We paused for a moment, before the father began gently teasing his daughter about what she was learning at school. And I pulled out my phone and began showing them photos of a few of the places I had visited with a brief travel narrative, interrupted by the previous basketball game coming to an end and our team needing to begin our warm-up shoot-around.
But the brief exchange left me thinking. Consumed as I was with crafting profound reflections on the stories of Jesus and my intense experiences and focus on these stories over the previous three weeks, for that girl—and perhaps for her family as well—the most relevant thing I had to share was a few photos of real places that might move her a step closer to beginning to think about the possible reality of some of the stories of the Bible or even the potential credibility of the Bible itself.
We might lament the growing biblical illiteracy in our societies. This is real and no less a relevant concern even within some of our church communities. But we should also embrace this challenge and note the opportunity that comes with it.
The challenge is that we need to meet people at a much lower level in their knowledge, experience and understanding of what our faith is about. My teammate’s daughter is a long way from a Bible study, much less a detailed explication of each of the 28 Fundamental Beliefs, the finer details of an obscure prophecy, or an argument about the day on which she “should” be going to church. Let’s not assume that our concerns are the things other people most need to hear. My literary reflections on the contested nature of holy places and the politicisation of the temple, from the time of David and Solomon to its rebuilding by Herod the Great, would not answer this girl’s query about whether Jerusalem is a more believable place than a fairy-tale kingdom.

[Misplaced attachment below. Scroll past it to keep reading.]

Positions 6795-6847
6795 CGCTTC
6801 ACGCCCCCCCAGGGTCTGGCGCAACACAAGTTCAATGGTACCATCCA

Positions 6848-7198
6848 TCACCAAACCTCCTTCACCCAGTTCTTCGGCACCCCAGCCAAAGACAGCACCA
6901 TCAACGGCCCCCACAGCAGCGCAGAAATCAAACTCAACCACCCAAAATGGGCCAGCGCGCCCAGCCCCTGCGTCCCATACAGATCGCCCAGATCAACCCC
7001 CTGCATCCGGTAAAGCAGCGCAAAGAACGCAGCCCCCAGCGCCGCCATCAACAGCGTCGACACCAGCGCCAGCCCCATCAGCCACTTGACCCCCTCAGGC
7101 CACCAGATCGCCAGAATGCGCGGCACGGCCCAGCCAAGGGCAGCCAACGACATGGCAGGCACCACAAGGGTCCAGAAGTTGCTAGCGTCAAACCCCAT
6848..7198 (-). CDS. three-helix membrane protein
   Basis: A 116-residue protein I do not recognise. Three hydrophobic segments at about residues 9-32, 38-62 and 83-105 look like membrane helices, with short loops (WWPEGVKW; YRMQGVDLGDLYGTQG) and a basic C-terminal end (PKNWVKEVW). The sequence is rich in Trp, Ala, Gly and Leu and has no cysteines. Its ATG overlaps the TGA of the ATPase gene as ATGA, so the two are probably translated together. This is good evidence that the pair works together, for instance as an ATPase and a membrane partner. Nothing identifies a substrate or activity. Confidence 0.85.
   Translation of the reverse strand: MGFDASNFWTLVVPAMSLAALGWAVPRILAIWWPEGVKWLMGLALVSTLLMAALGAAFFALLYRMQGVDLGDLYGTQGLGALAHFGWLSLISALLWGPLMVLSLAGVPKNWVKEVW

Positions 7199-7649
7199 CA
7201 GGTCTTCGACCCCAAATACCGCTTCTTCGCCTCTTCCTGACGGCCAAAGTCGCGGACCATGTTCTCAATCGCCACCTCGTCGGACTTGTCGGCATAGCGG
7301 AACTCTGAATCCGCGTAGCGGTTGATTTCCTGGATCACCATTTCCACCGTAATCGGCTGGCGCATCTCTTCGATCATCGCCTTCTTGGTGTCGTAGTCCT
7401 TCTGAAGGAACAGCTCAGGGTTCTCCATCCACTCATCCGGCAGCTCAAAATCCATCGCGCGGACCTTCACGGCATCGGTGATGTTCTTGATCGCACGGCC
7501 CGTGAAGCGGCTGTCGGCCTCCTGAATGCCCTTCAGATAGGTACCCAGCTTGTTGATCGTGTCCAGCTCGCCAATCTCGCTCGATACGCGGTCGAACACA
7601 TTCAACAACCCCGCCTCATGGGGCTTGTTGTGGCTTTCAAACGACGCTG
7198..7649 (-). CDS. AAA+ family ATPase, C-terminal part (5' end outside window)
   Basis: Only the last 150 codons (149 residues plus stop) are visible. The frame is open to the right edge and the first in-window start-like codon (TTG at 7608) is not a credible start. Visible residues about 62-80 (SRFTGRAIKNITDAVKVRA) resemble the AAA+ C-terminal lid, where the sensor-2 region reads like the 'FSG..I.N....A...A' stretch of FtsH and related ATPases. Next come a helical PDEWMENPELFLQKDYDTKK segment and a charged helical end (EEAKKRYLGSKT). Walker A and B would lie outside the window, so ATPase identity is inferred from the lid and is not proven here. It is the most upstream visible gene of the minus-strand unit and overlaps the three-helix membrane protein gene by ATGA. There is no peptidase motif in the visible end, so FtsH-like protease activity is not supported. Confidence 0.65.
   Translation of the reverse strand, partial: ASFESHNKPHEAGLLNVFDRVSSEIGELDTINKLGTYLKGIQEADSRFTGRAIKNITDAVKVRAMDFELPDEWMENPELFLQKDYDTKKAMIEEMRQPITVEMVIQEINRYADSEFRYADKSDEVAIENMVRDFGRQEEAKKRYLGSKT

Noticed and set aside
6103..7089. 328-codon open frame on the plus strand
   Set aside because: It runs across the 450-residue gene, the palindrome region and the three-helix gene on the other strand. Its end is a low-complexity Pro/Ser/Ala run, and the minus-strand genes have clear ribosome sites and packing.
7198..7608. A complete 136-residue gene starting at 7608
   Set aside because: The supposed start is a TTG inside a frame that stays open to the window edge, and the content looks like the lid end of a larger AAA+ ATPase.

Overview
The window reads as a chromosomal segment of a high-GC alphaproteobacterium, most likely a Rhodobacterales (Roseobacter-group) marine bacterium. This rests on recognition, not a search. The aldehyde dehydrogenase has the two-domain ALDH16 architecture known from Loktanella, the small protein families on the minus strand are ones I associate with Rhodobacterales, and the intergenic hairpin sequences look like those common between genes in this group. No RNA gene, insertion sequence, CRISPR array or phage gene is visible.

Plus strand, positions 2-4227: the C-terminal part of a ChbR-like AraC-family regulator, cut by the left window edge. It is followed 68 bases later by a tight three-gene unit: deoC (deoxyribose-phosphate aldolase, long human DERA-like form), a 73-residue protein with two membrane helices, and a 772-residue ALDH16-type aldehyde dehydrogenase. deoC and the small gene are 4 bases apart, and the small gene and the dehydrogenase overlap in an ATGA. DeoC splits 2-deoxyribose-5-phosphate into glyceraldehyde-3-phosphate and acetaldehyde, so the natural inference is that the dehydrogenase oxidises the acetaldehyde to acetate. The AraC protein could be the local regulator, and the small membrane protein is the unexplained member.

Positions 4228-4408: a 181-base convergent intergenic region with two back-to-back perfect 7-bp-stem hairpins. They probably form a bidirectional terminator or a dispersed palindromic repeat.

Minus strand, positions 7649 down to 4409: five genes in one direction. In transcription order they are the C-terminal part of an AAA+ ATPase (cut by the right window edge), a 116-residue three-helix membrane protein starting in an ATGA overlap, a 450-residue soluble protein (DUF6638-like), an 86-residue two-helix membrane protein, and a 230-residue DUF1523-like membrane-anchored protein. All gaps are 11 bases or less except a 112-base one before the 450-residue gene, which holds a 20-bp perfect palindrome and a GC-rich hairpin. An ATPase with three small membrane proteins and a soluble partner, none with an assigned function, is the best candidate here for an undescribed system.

If we really want to share our faith, rather than merely saying what we think we ought to say, we need to begin by listening, asking careful questions and then listening some more. This is modelled in some of the key “witnessing” stories in the New Testament—for example, the woman at the well in Samaria (see John 4), the disciples on the road to Emmaus (see Luke 24:13–27), and Phillip and the Ethiopian on the road to Gaza (see Acts 8:26–38). Each of these conversations happened amid the activities of life and the conversations began where the people were, not with the conversation we might think most important or pressing.
When we do this, the opportunity we have is that of a fresh hearing for the stories, teachings and promises of Jesus. When the opportunities arise, I can share Bible stories with people like my teammate’s daughter without them knowing how the stories end, without their cultural baggage, without assuming that we know what they mean. And with our own stories and experiences of faith, we can invite them to share in exploring these stories together, which in turn will help us see and appreciate them with new eyes. And, in its own way, that is as valuable as a trip to the Holy Land.
*A little product placement never hurts. The book is available from an Adventist bookshop near you or online.